Besides riding in the clinic, I also watched every other section and took detail-oriented notes and find myself going over those notes often to refresh myself, after all, how often does one have the opportunity to watch one of the masters of the sport at work? I also like the fact that there is another option for trainers who are not able to go to one of the TCP approved clinics near them, which is the Online Certification Course that “consists of 14 videos with a total run time of approximately 5 hours. Applicants will be required to watch and complete a short quiz on each video.” This alternate option is $200 whereas auditing one of the TCP approved clinics might cost anywhere from $200-300.
So, steps 1-7 are easy enough, pretty much anyone who wants to become certified, can easily accomplish these tasks. The exam was the step I dreaded, I just could not bring myself to open up the 400+ page USHJA Trainer Certification Program Manual & Study Guide. But, after procrastinating long enough, my deadline was right around the corner and I opened up the manual and began. After reading the first 20 pages or so, I realized It wasn’t bad at all, nothing like the boring books from my college days about economics or biology.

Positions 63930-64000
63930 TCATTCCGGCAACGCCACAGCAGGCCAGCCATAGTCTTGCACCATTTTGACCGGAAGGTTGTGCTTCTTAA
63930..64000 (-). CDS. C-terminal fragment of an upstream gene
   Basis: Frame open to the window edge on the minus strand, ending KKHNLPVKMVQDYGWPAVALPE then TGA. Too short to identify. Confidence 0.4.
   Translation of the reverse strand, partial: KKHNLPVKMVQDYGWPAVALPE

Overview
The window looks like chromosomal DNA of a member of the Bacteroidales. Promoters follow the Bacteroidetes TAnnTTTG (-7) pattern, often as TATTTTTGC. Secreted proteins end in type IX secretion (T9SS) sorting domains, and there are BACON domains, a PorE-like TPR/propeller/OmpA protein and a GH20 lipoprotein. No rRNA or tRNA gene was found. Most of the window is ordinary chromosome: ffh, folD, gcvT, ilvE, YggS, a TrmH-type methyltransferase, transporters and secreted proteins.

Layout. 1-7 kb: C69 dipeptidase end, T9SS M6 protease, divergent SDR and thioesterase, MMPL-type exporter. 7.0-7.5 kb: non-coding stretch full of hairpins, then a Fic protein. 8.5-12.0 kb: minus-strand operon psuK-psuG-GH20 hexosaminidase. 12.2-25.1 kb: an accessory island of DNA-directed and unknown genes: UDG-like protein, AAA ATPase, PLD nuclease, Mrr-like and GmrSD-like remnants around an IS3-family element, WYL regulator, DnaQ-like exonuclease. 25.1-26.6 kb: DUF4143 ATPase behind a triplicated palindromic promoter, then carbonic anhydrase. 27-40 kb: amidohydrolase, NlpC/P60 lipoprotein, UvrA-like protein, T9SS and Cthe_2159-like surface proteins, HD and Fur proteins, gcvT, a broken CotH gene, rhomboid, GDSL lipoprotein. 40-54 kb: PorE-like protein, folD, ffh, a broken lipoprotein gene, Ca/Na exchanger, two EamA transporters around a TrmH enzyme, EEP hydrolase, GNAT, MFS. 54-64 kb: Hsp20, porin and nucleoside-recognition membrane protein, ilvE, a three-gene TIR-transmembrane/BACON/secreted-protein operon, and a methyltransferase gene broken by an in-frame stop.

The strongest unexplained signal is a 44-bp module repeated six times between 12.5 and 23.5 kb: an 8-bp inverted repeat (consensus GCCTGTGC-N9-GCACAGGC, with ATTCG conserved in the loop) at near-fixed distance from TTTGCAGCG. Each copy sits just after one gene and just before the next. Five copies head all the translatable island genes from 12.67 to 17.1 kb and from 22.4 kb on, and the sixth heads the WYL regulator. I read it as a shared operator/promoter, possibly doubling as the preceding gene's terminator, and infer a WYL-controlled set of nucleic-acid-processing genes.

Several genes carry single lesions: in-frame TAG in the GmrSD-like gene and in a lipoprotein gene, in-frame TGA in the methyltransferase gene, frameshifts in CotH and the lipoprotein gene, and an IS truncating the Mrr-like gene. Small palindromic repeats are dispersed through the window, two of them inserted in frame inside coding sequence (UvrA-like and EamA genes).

In fact, I enjoyed the manual a lot, how could I not when it was all about horses and riding, there were several chapters from the History of the American Hunter Jumper Forward Riding System, Equine Confirmation, Rider’s Position, Designing Course, Sample Flatwork and Jumping Content, Creating Lesson Plans, etc. As with any preparation material, there was stuff I already knew and there were also many things I had learned years ago but had forgotten like a horse’s resting heart rate, body temperature, number of teeth a mare had vs a gelding, and confirmation faults. After finishing the manual and bookmarking various exercises I wanted to try with my training horses and students, I decided to give the exam a whirl.
I believe it was a 200-question multiple choice exam and the passing score is 85%. As expected, the exam was straightforward and totally passable as long as you read through the manual well. Now some of you might be wondering why? Why do the TCP? Why pay all the money to get a certificate? Well, the main reason I wanted to complete the program and receive my certification was because I wanted to be one of the select trainers that the USHJA Trainer Certification Program committee chooses each year to even be able to attempt the exam, let alone pass it and receive the certification. Along with this privilege, I also liked that they list you in the Certified Trainer Directory but most importantly, I did it for the credibility I knew it would bring for my current clients as well as potential clients. In my opinion, one never stops learning and one can never know too much!